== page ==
SF: This year will be forever defined by the pandemic, and you have had a front-row seat for the entire journey. Covid-19 has exposed the stark weaknesses of national health systems as well as the incoherence and insufficiency of health financing, the state of unpreparedness of many countries and the disproportionate impact of the pandemic on the poor, the uninsured and historically marginalised communities. You’ve made it very clear that national governments should be leading coordination of their country’s response, but what is the role of philanthropy in helping to mobilise political will and contribute resources to ensure an equitable response?
TAG: Losing more than a million people is a disaster. As you rightly said, many of these deaths could have been averted if we had a strong primary healthcare and strong public health. It’s very strange to see that the death toll and infection rates are higher in high-income countries. The reason for that is they have invested in medicine but neglected public health and primary healthcare. That’s where we can do better in emergencies or even prevent an emergency from happening. WHO has been warning about this. Maybe many Asian countries performed well and listened because of their own experience from SARS. That’s why Vietnam did well, South Korea did well – these are neighbours of China that should have been affected more than countries further away.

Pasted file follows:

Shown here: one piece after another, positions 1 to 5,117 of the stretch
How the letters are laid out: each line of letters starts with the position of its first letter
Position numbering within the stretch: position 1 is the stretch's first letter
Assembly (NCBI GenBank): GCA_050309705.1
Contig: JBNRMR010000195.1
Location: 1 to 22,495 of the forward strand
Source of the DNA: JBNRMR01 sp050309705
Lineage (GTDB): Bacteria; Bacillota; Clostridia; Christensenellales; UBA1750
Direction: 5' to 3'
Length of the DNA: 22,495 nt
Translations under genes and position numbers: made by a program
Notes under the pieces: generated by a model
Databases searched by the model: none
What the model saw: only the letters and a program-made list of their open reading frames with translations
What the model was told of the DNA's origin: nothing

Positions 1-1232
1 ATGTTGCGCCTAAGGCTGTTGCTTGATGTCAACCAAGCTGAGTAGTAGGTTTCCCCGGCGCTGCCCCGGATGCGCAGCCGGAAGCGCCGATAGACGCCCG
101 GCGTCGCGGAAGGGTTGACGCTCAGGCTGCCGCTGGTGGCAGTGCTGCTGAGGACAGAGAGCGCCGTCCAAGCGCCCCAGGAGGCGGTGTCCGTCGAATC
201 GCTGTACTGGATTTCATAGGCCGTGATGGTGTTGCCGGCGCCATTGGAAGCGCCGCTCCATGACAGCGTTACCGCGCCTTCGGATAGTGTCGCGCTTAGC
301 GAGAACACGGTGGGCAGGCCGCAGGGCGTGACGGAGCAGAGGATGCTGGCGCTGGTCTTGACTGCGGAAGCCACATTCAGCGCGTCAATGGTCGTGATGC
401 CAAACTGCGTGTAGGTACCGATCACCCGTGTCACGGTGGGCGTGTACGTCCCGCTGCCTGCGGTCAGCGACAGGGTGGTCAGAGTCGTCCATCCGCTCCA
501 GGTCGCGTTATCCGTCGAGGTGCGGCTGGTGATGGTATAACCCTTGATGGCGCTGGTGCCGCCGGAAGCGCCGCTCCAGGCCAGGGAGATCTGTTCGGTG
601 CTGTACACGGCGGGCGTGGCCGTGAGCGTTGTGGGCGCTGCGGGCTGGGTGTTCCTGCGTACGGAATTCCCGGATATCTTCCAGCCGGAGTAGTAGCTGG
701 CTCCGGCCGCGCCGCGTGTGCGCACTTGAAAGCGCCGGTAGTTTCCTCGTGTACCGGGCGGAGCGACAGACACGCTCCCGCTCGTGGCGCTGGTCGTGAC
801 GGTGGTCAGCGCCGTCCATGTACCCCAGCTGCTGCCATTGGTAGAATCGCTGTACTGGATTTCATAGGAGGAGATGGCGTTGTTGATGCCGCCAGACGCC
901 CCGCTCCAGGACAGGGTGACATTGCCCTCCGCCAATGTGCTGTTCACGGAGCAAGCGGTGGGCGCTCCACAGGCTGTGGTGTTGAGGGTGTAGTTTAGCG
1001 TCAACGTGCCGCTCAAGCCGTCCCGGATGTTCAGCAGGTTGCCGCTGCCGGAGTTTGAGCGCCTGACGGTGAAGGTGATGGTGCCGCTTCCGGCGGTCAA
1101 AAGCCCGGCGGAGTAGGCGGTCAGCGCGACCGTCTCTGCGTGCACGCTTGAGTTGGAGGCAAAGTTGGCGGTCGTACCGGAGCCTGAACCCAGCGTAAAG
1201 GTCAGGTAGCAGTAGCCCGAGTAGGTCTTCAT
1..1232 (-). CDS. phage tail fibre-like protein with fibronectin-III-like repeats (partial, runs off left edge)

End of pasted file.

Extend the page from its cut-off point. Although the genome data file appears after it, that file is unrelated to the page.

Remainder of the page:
SF: You mention strong public health systems, and even low-income countries like Rwanda that have a very strong primary healthcare system have fared very well in this pandemic.
TAG: Yes. There is a view in some quarters that primary healthcare is for low-income countries. That has led to some high-income countries not prioritising it. I am convinced it’s the other way round, because WHO’s knowledge and experience is the sum of all approaches and countries. We developed a test kit with Germany, it worked very well, it’s still working. Such collaboration, between WHO and high-income countries, produces dividends for the world. WHO does not work only for low-income countries. It is in the interests of all countries, high, middle and low income, to collaborate among themselves and with WHO and the multilateral system.
Philanthropic organisations can also invest in high-income countries, not just in developing countries to create awareness of the need to strengthen primary healthcare.